Several facilities outside the Medical Center also are used for teaching by the College of
Dentistry. These include various state and federal institutions such as the Veterans Affairs
Medical Center, which has two locations and many practitioner offices throughout Kentucky.
The College also has three self-contained mobile dental units which provide dental services to
children from low-income families. With these units, the College has expanded its pediatric
services and affords student dentists broader clinical experiences.




                                                                                                  15
Office of Admissions and Student Affairs

The College of Dentistry’s Office of Admissions and Student Affairs is organized to support the
educational objectives and programs of the College by aiding and enriching student learning and
contributing to the welfare and individual growth of students.


The office provides a wide range of services, activities, and programs which include:

   •   pre-dental advising and admissions counseling
   •   admission services/application processing
   •   student financial aid and debt management counseling
   •   career planning
   •   registration and academic records keeping
   •   curriculum support
   •   tutorial assistance
   •   testing services (National Board exams)
   •   academic and personal counseling
   •   assistance to classes and student organizations
   •   transcript services and letters of recommendation
   •   liaison and referral to other UK offices (Housing,
       Health Service, Counseling Center, Student Billing
       Services, Students Affairs Division, Registrar, etc.)




                                                                                             16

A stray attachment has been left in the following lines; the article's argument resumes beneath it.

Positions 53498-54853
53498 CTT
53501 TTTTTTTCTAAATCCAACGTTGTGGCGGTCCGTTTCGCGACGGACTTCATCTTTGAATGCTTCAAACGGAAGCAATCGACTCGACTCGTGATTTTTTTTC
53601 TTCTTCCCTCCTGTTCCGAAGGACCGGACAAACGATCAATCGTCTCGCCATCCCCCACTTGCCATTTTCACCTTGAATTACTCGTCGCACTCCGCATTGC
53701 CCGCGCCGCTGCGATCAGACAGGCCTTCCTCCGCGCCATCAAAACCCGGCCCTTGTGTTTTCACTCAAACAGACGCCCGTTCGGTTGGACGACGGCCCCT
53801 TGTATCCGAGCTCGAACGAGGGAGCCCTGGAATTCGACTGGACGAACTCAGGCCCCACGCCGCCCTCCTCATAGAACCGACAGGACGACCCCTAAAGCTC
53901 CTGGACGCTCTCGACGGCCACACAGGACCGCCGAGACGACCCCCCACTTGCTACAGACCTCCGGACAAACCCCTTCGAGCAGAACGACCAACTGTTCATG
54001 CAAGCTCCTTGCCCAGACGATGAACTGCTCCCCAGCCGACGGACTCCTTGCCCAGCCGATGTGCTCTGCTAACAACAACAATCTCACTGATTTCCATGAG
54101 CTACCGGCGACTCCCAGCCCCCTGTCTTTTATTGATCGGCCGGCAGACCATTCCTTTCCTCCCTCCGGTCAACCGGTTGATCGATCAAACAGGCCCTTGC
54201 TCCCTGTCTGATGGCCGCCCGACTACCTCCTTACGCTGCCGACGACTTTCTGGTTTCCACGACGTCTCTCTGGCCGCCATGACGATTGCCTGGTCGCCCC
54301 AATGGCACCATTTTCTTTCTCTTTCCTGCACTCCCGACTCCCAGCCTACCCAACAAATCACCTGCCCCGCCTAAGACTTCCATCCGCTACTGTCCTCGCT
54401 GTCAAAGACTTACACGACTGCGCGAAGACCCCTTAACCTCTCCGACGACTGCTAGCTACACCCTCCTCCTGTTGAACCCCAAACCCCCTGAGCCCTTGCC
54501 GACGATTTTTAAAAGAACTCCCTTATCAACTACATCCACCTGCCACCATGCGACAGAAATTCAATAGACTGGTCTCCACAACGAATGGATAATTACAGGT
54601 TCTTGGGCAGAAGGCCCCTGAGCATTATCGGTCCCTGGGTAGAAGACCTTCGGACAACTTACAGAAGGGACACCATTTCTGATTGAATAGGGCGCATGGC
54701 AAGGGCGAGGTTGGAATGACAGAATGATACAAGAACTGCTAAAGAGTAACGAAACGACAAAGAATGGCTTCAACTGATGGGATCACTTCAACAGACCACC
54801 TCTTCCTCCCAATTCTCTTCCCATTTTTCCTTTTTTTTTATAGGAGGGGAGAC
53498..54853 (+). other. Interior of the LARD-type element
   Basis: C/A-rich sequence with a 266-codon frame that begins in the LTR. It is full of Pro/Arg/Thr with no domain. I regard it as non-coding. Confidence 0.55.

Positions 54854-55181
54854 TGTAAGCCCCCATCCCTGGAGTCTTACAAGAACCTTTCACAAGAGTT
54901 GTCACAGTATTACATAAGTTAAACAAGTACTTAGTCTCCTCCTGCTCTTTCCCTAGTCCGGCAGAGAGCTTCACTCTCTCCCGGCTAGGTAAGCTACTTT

D.M.D. Program

                                                        PROFILE: Megan McHugh
Admissions                                              2006 UKCD graduate
The College of Dentistry seeks to enroll
individuals whose academic preparation, personal
qualities, and other qualifications suggest that they
will experience success in the curriculum and
afterwards in the dental profession. Currently 40
resident applicants and 17 nonresident candidates
are admitted to the entering class each year.

Prospective applicants are encouraged to contact
the Office of Admissions and Student Affairs early
in their undergraduate careers for guidance on          Dr. Megan McHugh grew up in Maysville, KY.
admission requirements. The College desires              Throughout high school, Megan realized her
applicants who have the requisite academic              love of the sciences and knew she wanted to
preparation to meet the challenges of a rigorous        become a doctor, though she was unsure which
curriculum. In addition to earning a bachelor’s         field was her passion. This uncertainty led her
degree, these individuals should complete courses       to shadow numerous professionals in various
in both science and non-science subject areas to        specialties. She found her “fit” the day she
increase their likelihood of success in the dental      shadowed her family dentist. The doctor-
program. Although many applicants each year             patient relationship and the meticulous nature of
major in the biological and natural sciences,           dentistry solidified her career choice.
students who pursue studies in other majors also